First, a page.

Finally, we investigated the potential source of the stream of thymus-homing precursors in the bone marrow that enters as ETPs. We considered the identification of a bone marrow equivalent of the earliest ETP (i.e., the TMP), an important piece of the puzzle because the identification of a phenotypical and functional equivalent of the TMP in the bone marrow would support the notion that the TMP is a thymus-settling precursor and argue against the possibility that the TMP is an intermediate stage between an as yet uncharacterized thymus-settling precursor and more mature stages of T cell development. Several bone marrow populations have been postulated to be the precursors for the thymus-settling progenitor based on phenotype and T cell lineage potential (6, 10, 22). The challenge is to identify a bone marrow cell that shows the same level of maturity and the same bias toward T cell development as intrathymic precursors. Studying developmental kinetics of precursors has been effectively and widely used to determine precursor maturity (4, 7, 23), but a bone marrow cell that develops with the same kinetics as a progenitor isolated from the thymus has not been described. The presented data characterize this stream of precursors as Lin− CD117+ Sca-1+ CCR9EGFP+ cells because all CD117+ cells in the thymus are Sca-1+. Furthermore, the lineage-tracing experiments suggested that the direct source of thymic ETPs had passed through a Flt3+ stage and should therefore present as a highly recombined population in the Flt3 lineage trace model (Fig. S3). To investigate the recombination status of LSK subsets, we crossed constitutive Flt3∷Cre//R26R-EYFP lineage trace mice onto a heterozygous CCR9-EGFP knock-in background. As expected, all CCR9EGFP− LSK subsets in CCR9EGFP/+//Flt3∷Cre//R26R-EYFP mice showed lower levels of recombination than their CCR9EGFP+ counterparts (Fig. 5), suggesting that the CCR9EGFP+ LSKs are more closely related to the ETPs in the thymus. To our surprise, we found in this analysis that a rare Flt3low CCR9EGFP+ LSK population showed the highest level of recombination. These high levels of recombination, together with the fact that CCR9EGFP+ ETPs also express low levels of Flt3 (16, 21), made this rare population an excellent candidate for the immediate bone marrow precursor of the most immature ETPs, the TMPs. Several pieces of data support this notion. First, the careful analysis of the blood indicated that CCR9EGFP+ LSKs express only low levels of Flt3 (Fig. S5), suggesting that Flt3low CCR9EGFP+ LSKs are able to leave the bone marrow. Second, the fractionation of bone marrow LSKs (Fig. 6 A) showed that Flt3low CCR9EGFP+ LSKs (representing ∼1,000 cells per 3–4-wk-old mouse) contain the highest T cell lineage precursor frequency compared with the other LSK subsets (Table II). Third, Flt3low CCR9EGFP+ LSKs develop with kinetics that are indistinguishable from those of the TMP, whereas all other precursors require more time to reach the DN3/4 stage (Fig. 6 B), and fourth, they contain a low level of myeloid precursor activity that is also seen in the TMP (Fig. 6 C). Fifth, the Flt3low CCR9EGFP+ LSK population is the only population that expresses detectable levels of both Notch target genes Deltex1 and Hes-1 (Fig. 6 D). In contrast, the Flt3+ CCR9EGFP+ LSK population expresses detectable levels of Pax-5 but not Deltex1 and Hes-1, suggesting a closer relationship to early B cell stages. Consistently, this population contains the highest B lineage potential among all four subsets (Table II). Collectively, the data indicate that a rare bone marrow population exists that shares the phenotypical as well as most of the functional characteristics of the most immature ETP subset, the TMP population. Specifically, the B cell precursor frequency among TMPs is significantly lower than that of Flt3low CCR9EGFP+ LSKs, which is consistent with the previous finding that precursor maturation within the ETP population correlates with the loss of B cell potential (8, 21). Thus, only the most immature cells among TMPs are predicted to reach a comparable B cell precursor frequency. In conclusion, the Flt3low CCR9EGFP+ LSK precursor in the bone marrow is phenotypically identical to the TMP based on the expression of the discriminatory markers lineage, Sca-1, CD117, CCR9EGFP, Flt3, and Flt3∷Cre-mediated recombination. The fact that the Flt3low CCR9EGFP+ LSK precursor develops with the same kinetics as the TMP sets it apart from all previously described bone marrow precursors postulated to represent the thymus-settling precursor. Furthermore, the existence of a TMP equivalent in the bone marrow supports the notion that the TMP is a thymus-settling precursor and argues against the possibility that the TMP is an intermediate stage between an as yet uncharacterized thymus-settling precursor and more mature stages of T cell development.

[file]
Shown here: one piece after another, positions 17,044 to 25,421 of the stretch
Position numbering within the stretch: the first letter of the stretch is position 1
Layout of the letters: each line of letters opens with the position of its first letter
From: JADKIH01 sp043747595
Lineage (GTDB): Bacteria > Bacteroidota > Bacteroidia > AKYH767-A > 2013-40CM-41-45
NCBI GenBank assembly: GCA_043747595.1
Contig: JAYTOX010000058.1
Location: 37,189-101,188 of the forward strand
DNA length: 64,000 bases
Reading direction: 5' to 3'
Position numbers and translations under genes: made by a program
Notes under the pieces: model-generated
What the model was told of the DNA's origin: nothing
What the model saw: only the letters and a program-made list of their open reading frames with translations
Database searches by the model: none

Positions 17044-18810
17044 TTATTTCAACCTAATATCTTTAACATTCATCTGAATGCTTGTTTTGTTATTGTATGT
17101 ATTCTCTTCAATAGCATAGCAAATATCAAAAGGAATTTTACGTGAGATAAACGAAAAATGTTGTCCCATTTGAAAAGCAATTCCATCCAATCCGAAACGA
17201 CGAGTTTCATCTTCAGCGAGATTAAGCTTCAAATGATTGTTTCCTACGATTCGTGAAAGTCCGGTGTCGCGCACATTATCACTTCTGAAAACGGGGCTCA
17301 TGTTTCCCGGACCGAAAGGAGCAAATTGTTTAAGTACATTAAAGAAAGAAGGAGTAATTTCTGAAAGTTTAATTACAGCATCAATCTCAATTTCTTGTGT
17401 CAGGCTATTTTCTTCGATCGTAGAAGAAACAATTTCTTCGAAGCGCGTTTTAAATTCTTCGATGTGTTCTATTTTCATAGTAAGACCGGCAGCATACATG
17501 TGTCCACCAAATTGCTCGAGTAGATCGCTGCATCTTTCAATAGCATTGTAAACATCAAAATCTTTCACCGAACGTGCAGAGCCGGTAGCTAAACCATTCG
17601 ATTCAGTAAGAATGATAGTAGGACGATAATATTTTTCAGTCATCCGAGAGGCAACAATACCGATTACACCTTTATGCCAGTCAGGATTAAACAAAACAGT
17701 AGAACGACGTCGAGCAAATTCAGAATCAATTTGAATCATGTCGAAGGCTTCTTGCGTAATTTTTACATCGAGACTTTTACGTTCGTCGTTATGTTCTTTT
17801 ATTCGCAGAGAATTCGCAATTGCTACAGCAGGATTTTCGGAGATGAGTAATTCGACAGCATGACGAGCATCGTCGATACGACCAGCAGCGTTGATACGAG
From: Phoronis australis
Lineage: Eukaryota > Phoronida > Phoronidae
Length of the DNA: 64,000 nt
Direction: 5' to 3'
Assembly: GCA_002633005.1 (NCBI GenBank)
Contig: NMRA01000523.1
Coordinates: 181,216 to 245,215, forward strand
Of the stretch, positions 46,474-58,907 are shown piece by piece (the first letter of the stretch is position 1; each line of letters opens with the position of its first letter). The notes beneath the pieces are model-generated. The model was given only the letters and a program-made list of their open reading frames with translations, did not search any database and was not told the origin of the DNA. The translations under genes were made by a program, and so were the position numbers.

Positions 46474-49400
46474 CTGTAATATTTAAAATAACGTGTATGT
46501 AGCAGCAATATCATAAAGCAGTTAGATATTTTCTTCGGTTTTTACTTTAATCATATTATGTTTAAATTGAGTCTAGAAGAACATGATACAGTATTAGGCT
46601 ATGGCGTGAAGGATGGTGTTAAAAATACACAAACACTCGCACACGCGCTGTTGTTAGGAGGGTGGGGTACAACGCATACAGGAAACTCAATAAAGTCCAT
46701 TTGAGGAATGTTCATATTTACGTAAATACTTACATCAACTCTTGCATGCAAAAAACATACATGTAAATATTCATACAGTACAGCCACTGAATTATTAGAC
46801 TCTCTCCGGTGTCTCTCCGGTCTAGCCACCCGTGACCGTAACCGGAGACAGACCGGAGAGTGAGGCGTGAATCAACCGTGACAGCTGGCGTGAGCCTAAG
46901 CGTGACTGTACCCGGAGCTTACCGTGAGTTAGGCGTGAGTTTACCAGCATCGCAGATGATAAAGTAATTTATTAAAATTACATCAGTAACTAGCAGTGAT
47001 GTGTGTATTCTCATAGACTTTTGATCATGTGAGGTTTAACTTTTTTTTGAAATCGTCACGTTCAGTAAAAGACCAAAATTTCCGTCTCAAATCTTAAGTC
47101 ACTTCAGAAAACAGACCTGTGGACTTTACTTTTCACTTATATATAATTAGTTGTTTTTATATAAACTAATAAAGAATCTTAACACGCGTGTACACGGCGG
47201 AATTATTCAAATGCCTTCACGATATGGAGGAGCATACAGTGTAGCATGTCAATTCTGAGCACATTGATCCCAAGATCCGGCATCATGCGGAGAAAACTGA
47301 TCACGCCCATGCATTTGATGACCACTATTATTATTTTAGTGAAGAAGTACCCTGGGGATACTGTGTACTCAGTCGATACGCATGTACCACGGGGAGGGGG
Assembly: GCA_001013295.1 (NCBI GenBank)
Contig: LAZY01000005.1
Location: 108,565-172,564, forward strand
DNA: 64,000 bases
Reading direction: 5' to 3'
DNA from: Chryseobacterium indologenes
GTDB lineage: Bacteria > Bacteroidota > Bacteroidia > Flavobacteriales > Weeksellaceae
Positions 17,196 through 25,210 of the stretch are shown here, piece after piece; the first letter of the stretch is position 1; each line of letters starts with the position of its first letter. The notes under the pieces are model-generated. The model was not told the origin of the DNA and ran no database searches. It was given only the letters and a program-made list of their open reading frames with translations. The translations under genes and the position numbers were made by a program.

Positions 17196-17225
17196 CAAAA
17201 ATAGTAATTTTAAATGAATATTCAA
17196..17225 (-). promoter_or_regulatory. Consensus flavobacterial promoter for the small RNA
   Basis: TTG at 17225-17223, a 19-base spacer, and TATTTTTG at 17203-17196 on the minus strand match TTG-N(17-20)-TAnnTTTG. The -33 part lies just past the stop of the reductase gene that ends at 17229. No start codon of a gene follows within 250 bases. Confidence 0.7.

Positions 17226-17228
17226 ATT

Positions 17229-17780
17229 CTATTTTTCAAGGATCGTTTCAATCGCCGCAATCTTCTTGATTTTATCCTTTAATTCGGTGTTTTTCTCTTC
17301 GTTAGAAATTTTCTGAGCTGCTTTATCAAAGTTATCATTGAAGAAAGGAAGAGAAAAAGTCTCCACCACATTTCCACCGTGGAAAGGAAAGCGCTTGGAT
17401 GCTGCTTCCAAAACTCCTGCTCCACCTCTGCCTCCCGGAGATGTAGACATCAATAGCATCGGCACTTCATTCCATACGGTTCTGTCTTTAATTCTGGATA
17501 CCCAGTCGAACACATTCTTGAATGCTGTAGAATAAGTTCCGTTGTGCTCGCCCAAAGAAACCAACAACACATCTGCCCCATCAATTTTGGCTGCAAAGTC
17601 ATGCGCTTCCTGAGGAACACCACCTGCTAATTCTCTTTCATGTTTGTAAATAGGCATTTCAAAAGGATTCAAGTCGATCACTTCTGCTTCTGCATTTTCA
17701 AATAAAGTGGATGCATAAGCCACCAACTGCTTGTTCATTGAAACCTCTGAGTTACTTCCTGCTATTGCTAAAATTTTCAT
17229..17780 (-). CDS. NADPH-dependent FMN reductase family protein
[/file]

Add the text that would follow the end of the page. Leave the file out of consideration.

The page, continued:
T cell development in the thymus relies on continuous colonization by precursors from the bone marrow. In this study, we have investigated thymus colonization by two independent experimental strategies that avoid both irradiation of recipients as well as the transfer of bone marrow precursors. The data show that an incoming wave of thymus repopulating precursors proceeds exclusively through the ETP but not the DN1c, DN1d, or DN1e stages, nor through the population containing the CLP-2. In addition, we find no evidence for thymus colonization by a population that would be predicted to contain the thymic equivalent to the CTP. Thus, for the currently known thymic precursors, the findings provide strong evidence for thymic colonization by a single type of precursor rather than multiple independent precursors.